# Examples of generating functions

The following examples of generating functions are in the spirit of George Pólya, who advocated learning mathematics by doing and re-capitulating as many examples and proofs as possible.[citation needed] The purpose of this article is to present common ways of creating generating functions.

## Worked example A: basics

New generating functions can be created by extending simpler generating functions. For example, starting with

${\displaystyle G(1;x)=\sum _{n=0}^{\infty }x^{n}={\frac {1}{1-x}}}$

and replacing ${\displaystyle x}$ with ${\displaystyle ax}$, we obtain

${\displaystyle G(1;ax)={\frac {1}{1-ax}}=1+(ax)+(ax)^{2}+\cdots +(ax)^{n}+\cdots =\sum _{n=0}^{\infty }a^{n}x^{n}=G(a^{n};x).}$

### Bivariate generating functions

One can define generating functions in several variables, for series with several indices. These are often called super generating functions, and for 2 variables are often called bivariate generating functions.

For instance, since ${\displaystyle (1+x)^{n}}$ is the generating function for binomial coefficients for a fixed n, one may ask for a bivariate generating function that generates the binomial coefficients ${\displaystyle {\binom {n}{k}}}$ for all k and n. To do this, consider ${\displaystyle (1+x)^{n}}$ as itself a series (in n), and find the generating function in y that has these as coefficients. Since the generating function for ${\displaystyle a^{n}}$ is just ${\displaystyle 1/(1-ay)}$, the generating function for the binomial coefficients is:

${\displaystyle {\frac {1}{1-(1+x)y}}=1+(1+x)y+(1+x)^{2}y^{2}+\dots ,}$

and the coefficient on ${\displaystyle x^{k}y^{n}}$ is the ${\displaystyle {\binom {n}{k}}}$ binomial coefficient.

## Worked example B: Fibonacci numbers

Consider the problem of finding a closed formula for the Fibonacci numbers Fn defined by F0 = 0, F1 = 1, and Fn = Fn−1 + Fn−2 for n ≥ 2. We form the ordinary generating function

${\displaystyle f=\sum _{n\geq 0}F_{n}x^{n}}$

for this sequence. The generating function for the sequence (Fn−1) is xf and that of (Fn−2) is x2f. From the recurrence relation, we therefore see that the power series xf + x2f agrees with f except for the first two coefficients:

${\displaystyle {\begin{array}{rcrcrcrcrcrcr}f&=&F_{0}x^{0}&+&F_{1}x^{1}&+&F_{2}x^{2}&+&\cdots &+&F_{i}x^{i}&+&\cdots \\xf&=&&&F_{0}x^{1}&+&F_{1}x^{2}&+&\cdots &+&F_{i-1}x^{i}&+&\cdots \\x^{2}f&=&&&&&F_{0}x^{2}&+&\cdots &+&F_{i-2}x^{i}&+&\cdots \\(x+x^{2})f&=&&&F_{0}x^{1}&+&(F_{0}+F_{1})x^{2}&+&\cdots &+&(F_{i-1}+F_{i-2})x^{i}&+&\cdots \\&=&&&&&F_{2}x^{2}&+&\cdots &+&F_{i}x^{i}&+&\cdots \\\end{array}}}$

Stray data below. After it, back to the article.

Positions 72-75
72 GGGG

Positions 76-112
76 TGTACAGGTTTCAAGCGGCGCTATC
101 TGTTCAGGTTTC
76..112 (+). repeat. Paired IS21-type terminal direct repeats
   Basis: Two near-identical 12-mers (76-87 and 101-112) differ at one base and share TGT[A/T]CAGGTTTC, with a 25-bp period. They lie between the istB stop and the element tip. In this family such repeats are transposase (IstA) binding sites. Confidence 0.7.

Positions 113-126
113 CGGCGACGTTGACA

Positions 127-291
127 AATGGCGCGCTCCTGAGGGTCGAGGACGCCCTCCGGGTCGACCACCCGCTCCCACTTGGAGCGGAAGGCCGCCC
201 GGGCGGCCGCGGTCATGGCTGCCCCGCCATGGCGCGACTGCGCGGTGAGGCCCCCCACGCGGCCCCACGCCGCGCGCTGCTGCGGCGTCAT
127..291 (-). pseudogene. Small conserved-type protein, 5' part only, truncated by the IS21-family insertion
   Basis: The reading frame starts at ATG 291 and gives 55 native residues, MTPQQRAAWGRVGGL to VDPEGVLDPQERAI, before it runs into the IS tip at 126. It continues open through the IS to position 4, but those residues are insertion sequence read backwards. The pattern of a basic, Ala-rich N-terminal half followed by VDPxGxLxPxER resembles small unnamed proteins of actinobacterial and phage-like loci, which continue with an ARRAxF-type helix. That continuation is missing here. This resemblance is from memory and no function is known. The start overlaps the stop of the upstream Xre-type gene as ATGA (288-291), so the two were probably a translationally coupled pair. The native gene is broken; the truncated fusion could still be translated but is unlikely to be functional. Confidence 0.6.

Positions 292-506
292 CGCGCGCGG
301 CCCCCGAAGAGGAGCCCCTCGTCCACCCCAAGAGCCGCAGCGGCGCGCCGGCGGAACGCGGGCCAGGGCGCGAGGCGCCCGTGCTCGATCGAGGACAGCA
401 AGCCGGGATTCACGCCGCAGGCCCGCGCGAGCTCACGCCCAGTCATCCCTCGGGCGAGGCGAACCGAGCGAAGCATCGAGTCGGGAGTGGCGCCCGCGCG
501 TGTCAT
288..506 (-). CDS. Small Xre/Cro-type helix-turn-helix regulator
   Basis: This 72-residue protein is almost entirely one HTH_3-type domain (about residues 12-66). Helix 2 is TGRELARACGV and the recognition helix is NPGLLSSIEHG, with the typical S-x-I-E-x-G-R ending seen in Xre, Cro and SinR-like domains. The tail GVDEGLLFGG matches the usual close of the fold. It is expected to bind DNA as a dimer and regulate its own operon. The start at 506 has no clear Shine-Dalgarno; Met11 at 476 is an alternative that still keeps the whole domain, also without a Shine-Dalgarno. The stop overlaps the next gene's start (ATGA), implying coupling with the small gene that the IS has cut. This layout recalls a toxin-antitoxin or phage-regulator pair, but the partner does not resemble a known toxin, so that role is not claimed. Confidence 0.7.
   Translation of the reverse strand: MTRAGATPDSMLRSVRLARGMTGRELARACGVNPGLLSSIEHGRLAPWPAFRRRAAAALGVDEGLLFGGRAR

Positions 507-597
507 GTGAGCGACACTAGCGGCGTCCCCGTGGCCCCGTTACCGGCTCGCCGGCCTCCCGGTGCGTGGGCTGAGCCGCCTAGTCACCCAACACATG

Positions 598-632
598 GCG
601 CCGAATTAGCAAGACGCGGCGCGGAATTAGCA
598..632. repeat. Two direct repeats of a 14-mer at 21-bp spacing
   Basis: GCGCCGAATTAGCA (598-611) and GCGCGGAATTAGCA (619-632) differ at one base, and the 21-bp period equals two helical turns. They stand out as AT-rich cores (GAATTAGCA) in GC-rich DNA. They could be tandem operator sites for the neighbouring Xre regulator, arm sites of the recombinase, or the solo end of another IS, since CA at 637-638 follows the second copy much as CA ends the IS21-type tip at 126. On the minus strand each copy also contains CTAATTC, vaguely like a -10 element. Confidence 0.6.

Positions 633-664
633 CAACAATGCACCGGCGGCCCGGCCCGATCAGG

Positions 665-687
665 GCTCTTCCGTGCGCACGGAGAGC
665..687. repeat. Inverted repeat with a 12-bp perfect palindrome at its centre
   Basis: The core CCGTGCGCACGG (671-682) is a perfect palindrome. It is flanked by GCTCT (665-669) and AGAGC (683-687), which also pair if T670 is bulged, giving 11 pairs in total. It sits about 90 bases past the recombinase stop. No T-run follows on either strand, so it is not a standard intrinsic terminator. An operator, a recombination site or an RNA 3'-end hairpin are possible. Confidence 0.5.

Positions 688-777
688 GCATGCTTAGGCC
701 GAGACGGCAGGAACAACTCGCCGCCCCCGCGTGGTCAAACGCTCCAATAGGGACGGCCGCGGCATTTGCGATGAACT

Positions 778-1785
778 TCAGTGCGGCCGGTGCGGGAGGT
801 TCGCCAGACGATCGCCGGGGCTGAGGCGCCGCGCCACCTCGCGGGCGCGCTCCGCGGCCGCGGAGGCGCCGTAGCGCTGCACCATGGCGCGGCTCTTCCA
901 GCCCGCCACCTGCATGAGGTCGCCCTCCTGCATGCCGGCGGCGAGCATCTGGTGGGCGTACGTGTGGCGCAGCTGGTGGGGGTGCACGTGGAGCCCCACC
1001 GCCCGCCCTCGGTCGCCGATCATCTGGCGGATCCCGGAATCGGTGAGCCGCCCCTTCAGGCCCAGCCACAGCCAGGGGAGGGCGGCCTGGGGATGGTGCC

Taking these into account, we find that

${\displaystyle f=xf+x^{2}f+x.}$

(This is the crucial step; recurrence relations can almost always be translated into equations for the generating functions.) Solving this equation for f, we get

${\displaystyle f={\frac {x}{1-x-x^{2}}}.}$

The denominator can be factored using the golden ratio φ1 = (1 + 5)/2 and φ2 = (1 − 5)/2, and the technique of partial fraction decomposition yields

${\displaystyle f={\frac {1}{\sqrt {5}}}\left({\frac {1}{1-\varphi _{1}x}}-{\frac {1}{1-\varphi _{2}x}}\right).}$

These two formal power series are known explicitly because they are geometric series; comparing coefficients, we find the explicit formula

${\displaystyle F_{n}={\frac {1}{\sqrt {5}}}(\varphi _{1}^{n}-\varphi _{2}^{n}).}$

## Worked example C: Number of ways to make change

The number of unordered ways an to make change for n cents using coins with values 1, 5, 10, and 25 is given by the generating function

${\displaystyle G(a_{n},x)=\sum _{n=0}^{\infty }a_{n}x^{n}={\frac {1}{(1-x)(1-x^{5})(1-x^{10})(1-x^{25})}}\,.}$

For example there are two unordered ways to make change for 6 cents; one way is six 1-cent coins, the other way is one 1-cent coin and one 5-cent coin. See .

On the other hand, the number of ordered ways bn to make change for n cents using coins with values 1, 5, 10, and 25 is given by the generating function

${\displaystyle G(b_{n},x)=\sum _{n=0}^{\infty }b_{n}x^{n}={\frac {1}{1-x-x^{5}-x^{10}-x^{25}}}\,.}$

For example there are three ordered ways to make change for 6 cents; one way is six 1-cent coins, a second way is one 1-cent coin and one 5-cent coin, and a third way is one 5-cent coin and one 1-cent coin. Compare to , which differs from this example by also including coins with values 50 and 100.